This story is by Evin Baris Altintas and was part of our 2017 Spring Writing Contest. You can find all the Spring Writing Contest stories here.
Murat was annoyed by an overenthusiastic email he received from a customer service representative who’d solved an issue. He scrolled down his inbox, and his heart started pounding when he noticed an unread email. Sender: LEILA KAN. It was her usual carelessness, writing her name like that in block letters, not because she didn’t care about etiquette, but simply because she had no idea about etiquette.
He hovered the cursor over the subject line, hesitating to click.
It was Leila, who had ruined his life. It was Leila for whom he’d been arrested (he had joined a protest for a cause that he didn’t care about just to be close to her); Leila who almost ended his relationship with his parents (missed a family reunion and a funeral for a chance to spend a night out with her); it was Leila who had cost him a job (walked out of an important meeting after getting a message from her. It was Leila, whom he had never laid hands on.
None of it was her fault. It was all his fault for being in love with this girl who had always seen him a friend. He hadn’t seen her for three years, and everything in life had returned to normal.
He double clicked the message. It said, “Hey Murat ..Long time no see. I’m in town till Thursday. Wanna meet for drinks this afternoon?”
He knew she had no interest in him romantically but Leila was like the first cigarette after staying quit for a long time.
Murat had to be in the office in the afternoon for a presentation with a new client, yet he hastily collected the car keys, walked towards the office secretary. “My mother was hospitalized. I have to run, you let Can know please” he lied, ignoring the questions from the concerned woman as he rushed out.
He was at the café hours before the time they agreed. When she showed up, he felt something awoke inside him. She was more beautiful then he remembered. She was still funny, sweet and smart.
“Hey I am going on a boat cruise tomorrow. My friend Ari was supposed to come along, but he flaked out in the last minute. Wanna go with me? It’s only a week long and I haven’t seen you in ages.”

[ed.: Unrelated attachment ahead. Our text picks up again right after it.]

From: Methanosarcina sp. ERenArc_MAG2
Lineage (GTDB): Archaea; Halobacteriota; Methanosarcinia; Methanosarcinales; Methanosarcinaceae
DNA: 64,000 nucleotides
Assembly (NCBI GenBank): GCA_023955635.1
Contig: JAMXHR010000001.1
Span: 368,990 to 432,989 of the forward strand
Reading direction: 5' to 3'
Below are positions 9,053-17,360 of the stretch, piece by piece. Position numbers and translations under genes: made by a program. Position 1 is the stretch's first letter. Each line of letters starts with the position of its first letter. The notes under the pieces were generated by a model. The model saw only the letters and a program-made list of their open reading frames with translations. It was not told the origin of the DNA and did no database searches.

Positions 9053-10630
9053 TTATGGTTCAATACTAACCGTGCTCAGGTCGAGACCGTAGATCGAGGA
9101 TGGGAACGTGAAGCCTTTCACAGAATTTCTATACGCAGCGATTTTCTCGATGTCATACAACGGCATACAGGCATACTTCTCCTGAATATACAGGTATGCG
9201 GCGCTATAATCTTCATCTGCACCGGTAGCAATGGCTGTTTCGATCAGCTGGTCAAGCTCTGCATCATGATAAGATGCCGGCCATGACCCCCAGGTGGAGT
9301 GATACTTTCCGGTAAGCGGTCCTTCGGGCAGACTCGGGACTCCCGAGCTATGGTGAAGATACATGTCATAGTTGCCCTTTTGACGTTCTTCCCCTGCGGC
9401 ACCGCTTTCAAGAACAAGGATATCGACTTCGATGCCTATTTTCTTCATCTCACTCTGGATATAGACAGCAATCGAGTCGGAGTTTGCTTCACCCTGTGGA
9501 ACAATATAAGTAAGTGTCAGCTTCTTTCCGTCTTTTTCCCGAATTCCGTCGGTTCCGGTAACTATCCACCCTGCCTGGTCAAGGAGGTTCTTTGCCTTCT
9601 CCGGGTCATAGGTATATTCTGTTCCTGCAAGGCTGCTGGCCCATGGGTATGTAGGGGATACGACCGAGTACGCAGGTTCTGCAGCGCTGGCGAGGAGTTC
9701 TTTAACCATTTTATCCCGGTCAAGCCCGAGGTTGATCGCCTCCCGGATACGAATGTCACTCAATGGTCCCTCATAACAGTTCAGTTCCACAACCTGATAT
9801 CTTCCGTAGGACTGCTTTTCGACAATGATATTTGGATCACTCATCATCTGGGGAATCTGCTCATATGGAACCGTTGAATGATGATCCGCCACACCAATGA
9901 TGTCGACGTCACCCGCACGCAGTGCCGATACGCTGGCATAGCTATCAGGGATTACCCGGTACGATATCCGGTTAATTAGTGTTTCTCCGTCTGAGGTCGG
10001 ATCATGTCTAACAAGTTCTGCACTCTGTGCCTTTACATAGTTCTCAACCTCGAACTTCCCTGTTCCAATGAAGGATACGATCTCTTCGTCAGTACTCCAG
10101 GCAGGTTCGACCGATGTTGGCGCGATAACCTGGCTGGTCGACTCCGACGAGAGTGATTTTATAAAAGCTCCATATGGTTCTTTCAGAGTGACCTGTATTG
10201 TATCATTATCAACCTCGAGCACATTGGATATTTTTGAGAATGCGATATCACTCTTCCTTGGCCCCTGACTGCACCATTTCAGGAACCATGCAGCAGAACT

“I don’t think I can take time off work,” Murat said, knowing perfectly well that he would go.
“Oh please…” Leila was twirling her hair around her finger. “C’mon, don’t you be raining on my parade.”
“Alright, I guess I can arrange something. So when, where and what?” Murat agreed.
He felt stupid, like the last remaining member of a tribe praying to a long-lost god.
Extending the lie about his mother’s hospitalization, he sent out an email to work. Within a few hours, he received an understanding reply from his boss Can.
The first day of the boat cruise was perfect, until the evening. They had joined a tour organized for a group of 20 people on a medium-sized yacht. Leila was great; they talked about life, politics and Murat felt once again that they were meant to be together. At dinner time, the yacht docked near the shore and all the guests onboard sat down to eat at a coastal restaurant. The tour guide introduced a new passenger who would join them. Murat’s heart sank when he saw the newcomer: it was Fiona, his boss’s wife. She greeted him and sat down with other people.
Before they retreated to their cots aboard the yacht, he got an SMS from Can: “YOU ARE FIRED”. In less than 48 hours of meeting with Leila, Murat had lost the only job he was able to find in a long time. He decided not to worry about it. Perhaps he could have a future with Leila. They chatted until the wee hours of the morning. She touched him a lot, but nothing happened.
On the third day of the cruise, Murat received a message from his brother, Metin. It was their mother; she had been hospitalized. “It is the cardiomyopathy. It’s getting worse. You’d better come down here.”
“I am out of town and will come visit on Sunday,” he replied. He was enjoying his time with Leila. Every second with her was like a new hit of fresh air. For the two of them, it was an unavoidable cliché: the girl realizes that she is madly in love with her best friend and they end up together. It was set in stone; it had been decided by higher powers. Destiny just needed more time to mature her plan. There could be no other way.
On Thursday, the yacht docked near a beach where they spent the day. Leila seemed to enjoy his company more than ever. Together, they swam, had ice cream, took a long stroll along the beach, drank beers; talked about life, death, politics, mutual friends and fantasized about moving to the same city while they basked in the sun.
All those years, he’d never made a move. Maybe she could read it in his body language, but he had never been open about it. It wasn’t the fear of rejection that incapacitated him. He loved the idea of being hopelessly attached; always being ready to drop everything at hand to see her, just like he was doing now. The idea of losing that desire was what scared him. He always believed like this thing he felt for Leila made him a different — a special — person. It made him sensual, it changed his gait, his movements, his everything.